“I’ve played in bands over the years, but there’s nothing more satisfying than performing solo/acoustic. It doesn’t get much rawer than one guitar and one voice. The songs on this CD are bare bones; presented in work tape/demo form. In a full band session this is the way the players would hear them for the first time. My goal was to capture the sound of me sitting in a room playing and singing. This kind of sparse collection may not resonate with everyone, but for those of you who do get it (and maybe even find yourself in the grooves of some of the songs), this album is for you.” — Todd Sterling
With his 2014 debut Road Songs, singer-songwriter Todd Sterling showcased the honky tonk side of his personality. Growing up in a house filled with music from the likes of Hank Williams, George Jones and Merle Haggard embedded deep storytelling roots in the budding songsmith. Sterling built his songwriting foundation on these sounds, along with the rock records his older brothers brought home. It was the former soil Sterling farmed for his first solo release.
2017’s Pawnshop Guitar: A Poet’s Prayer found the singer-songwriter straddling the world’s of country and rock. Sterling says about the record: “If Bruce Springsteen’s E Street Band and Bob Seger’s Silver Bullet Band teamed up to back Guitar Town-Era Steve Earle, this is what it would have sounded like filtered through my music junkie brain.” A big fan of songwriters like Earle, Springsteen, Seger and Rodney Crowell, among others, Sterling wanted to make a record that was “not quite country, not quite rock.”
Fast forward to 2021. Sterling digs even deeper in the creative dirt for Dark Horses: The Acoustic Sessions. A sparse collection – one guitar/one voice – the eleven track disc is starkly sketched. The songs, while not all necessarily drawn from Sterling’s personal life, were born out of tragedy and pain. From the chugging “El Camino,” about a man existing in a haze of alcohol and pills, to the closing stomp of “Alligator Shoes,” a commentary on the dark times we live in, The Acoustic Sessions is raw and real.
“Demons,” a nimbly fingered statement on the passage of time and the challenges that come with growing older (and growing up), stings like a harsh wind on exposed skin. Sterling laments the passing of youth and the losses that come with age as he peers wearily into the abyss. “Woke to grey in my beard and red in my eyes/ain’t it funny how fast the years slip by,” he groans. “I Write Songs” tells Sterling’s story. Writing since his early teens, the track sums up his addiction to words and melodies.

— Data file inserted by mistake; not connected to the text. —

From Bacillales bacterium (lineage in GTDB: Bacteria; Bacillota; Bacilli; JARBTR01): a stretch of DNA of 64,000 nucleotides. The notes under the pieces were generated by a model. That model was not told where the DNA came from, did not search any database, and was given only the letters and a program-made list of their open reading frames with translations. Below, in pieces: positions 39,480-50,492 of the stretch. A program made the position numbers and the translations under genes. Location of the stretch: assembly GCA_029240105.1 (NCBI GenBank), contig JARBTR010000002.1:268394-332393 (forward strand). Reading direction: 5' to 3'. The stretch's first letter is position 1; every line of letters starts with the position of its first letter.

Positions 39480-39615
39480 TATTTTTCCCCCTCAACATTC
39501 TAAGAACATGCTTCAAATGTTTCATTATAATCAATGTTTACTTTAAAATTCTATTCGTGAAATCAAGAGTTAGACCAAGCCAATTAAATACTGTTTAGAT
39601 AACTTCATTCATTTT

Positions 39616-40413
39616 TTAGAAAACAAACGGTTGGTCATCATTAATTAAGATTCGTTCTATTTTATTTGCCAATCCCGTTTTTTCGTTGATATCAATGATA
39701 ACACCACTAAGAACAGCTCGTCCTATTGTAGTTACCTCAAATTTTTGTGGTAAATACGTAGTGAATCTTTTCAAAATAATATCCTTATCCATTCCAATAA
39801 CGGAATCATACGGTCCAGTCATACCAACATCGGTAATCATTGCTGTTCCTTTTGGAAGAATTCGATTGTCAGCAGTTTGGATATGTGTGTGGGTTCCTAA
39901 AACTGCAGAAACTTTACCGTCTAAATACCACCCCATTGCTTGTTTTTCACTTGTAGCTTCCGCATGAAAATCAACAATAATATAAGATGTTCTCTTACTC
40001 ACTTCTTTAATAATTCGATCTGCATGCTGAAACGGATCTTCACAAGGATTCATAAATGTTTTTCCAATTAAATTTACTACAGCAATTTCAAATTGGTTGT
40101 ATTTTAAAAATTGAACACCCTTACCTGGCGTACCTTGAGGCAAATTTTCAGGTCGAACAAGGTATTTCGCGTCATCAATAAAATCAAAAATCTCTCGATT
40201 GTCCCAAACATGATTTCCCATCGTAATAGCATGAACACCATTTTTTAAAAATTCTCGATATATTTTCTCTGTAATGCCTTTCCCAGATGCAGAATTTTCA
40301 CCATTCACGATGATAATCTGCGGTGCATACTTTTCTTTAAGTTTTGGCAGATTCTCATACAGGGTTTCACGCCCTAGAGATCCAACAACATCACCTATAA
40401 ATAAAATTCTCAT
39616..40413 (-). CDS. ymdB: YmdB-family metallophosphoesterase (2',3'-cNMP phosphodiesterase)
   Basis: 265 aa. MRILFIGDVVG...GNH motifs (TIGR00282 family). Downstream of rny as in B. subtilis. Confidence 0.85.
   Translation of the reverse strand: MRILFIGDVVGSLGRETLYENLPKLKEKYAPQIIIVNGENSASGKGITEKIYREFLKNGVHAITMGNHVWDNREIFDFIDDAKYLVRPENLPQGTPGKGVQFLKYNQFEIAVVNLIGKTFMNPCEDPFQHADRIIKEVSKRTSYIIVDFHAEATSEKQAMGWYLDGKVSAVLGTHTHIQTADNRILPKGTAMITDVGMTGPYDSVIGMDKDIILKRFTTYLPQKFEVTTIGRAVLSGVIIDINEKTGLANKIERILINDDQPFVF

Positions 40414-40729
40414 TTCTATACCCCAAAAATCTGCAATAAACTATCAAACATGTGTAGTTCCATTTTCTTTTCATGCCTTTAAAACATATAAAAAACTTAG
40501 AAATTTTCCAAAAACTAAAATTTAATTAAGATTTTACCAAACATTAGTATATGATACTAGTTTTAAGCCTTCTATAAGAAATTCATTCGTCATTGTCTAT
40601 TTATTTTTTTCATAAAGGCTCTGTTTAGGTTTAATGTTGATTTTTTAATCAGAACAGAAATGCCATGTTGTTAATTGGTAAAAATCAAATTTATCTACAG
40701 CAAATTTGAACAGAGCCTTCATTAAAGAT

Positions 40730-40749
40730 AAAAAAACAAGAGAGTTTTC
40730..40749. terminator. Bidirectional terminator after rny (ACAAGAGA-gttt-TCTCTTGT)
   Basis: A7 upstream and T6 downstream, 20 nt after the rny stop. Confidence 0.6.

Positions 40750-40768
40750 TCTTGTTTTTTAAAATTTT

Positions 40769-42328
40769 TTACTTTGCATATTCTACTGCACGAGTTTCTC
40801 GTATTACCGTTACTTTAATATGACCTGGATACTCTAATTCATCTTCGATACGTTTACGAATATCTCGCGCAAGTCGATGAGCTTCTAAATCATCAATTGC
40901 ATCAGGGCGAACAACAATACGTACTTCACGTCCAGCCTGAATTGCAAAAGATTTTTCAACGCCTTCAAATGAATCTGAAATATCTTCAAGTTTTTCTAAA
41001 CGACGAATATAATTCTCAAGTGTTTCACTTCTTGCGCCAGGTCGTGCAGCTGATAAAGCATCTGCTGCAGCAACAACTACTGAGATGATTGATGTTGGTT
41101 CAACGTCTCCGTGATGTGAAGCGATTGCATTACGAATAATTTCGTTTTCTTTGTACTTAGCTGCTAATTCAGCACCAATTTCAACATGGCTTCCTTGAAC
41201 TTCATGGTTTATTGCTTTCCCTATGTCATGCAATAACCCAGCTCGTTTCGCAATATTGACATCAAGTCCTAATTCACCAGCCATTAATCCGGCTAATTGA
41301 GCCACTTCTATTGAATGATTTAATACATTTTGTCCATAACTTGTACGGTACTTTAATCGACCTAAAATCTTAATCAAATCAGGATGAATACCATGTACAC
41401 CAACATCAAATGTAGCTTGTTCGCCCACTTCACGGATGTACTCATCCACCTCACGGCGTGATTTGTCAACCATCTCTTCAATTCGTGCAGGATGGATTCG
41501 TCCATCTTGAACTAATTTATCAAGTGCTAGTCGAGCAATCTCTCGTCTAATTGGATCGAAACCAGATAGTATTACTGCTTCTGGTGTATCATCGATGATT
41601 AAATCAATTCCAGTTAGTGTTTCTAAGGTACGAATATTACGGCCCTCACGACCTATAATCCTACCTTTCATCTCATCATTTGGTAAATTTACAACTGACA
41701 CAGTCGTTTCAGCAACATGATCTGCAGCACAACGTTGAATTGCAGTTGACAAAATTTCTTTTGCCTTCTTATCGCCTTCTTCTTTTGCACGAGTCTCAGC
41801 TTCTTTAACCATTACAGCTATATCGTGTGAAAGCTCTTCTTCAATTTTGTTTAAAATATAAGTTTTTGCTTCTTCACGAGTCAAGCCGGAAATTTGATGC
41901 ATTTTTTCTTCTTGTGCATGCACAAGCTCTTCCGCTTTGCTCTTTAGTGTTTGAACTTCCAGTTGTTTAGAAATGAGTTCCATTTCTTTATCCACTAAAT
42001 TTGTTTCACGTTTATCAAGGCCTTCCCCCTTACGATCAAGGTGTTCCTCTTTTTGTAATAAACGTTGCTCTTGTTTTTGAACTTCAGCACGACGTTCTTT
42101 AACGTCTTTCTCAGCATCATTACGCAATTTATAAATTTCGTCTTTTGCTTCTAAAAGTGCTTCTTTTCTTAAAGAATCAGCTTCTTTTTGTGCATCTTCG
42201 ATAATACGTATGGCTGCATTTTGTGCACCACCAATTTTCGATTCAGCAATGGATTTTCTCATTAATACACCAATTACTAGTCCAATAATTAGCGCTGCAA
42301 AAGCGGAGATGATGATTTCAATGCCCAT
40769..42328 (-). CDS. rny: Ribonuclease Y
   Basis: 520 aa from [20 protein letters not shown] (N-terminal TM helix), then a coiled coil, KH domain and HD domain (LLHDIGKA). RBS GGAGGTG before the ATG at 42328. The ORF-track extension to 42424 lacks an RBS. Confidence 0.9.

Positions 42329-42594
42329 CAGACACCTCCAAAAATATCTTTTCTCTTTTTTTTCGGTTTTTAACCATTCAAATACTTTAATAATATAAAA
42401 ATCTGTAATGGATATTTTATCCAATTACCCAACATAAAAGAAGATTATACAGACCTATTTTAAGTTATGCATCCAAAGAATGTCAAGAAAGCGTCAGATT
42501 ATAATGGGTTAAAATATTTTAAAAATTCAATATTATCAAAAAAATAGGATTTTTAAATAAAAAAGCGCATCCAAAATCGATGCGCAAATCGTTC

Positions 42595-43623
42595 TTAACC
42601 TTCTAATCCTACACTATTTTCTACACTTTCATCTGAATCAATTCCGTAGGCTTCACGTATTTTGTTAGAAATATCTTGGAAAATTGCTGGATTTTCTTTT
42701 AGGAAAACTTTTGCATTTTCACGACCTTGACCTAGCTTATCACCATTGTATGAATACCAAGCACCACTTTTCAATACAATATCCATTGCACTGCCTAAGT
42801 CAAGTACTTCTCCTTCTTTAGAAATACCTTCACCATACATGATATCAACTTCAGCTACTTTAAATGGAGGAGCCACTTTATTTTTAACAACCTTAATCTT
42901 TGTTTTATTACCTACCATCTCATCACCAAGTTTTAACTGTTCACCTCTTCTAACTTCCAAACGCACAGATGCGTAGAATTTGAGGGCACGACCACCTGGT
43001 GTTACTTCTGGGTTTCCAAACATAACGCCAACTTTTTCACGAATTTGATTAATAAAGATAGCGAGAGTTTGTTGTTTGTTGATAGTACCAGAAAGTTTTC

The ache that stalks even the strongest heart is present throughout Dark Horses. The leaden “The Gunfighter,” about a cursed gunslinger making his final stand, and the despairing “Promised Land,” whose narrator is staring down the barrel of bad choices, expose the fine line between right and wrong. The latter was inspired by the loss of a longtime writing contract. Says Sterling, “I was feeling sorry for myself, then I thought about the people who have lost everything – even hope. It was sobering.”
It’s not all darkness on The Acoustic Sessions. “Love In A Hurricane” finds Sterling writing about an unshakeable couple who lived through Hurricane Katrina. The story of love and faith proves that if we look hard enough, the light is always shining somewhere. The title cut is a spirited tale about a young couple who will not allow social class or outside forces to keep them apart. “We were dark horses/dark horses running into the wind, the soundtrack of life turned up to ten,” Sterling sings.
“This is the album I’ve wanted to make ever since I first picked up an acoustic guitar,” says Sterling. “I’ve played a lot of solo gigs over the years, and for me one guitar/one voice is the ultimate way to deliver a song. It doesn’t get much better.”
Art Rogers/New Mountain Productions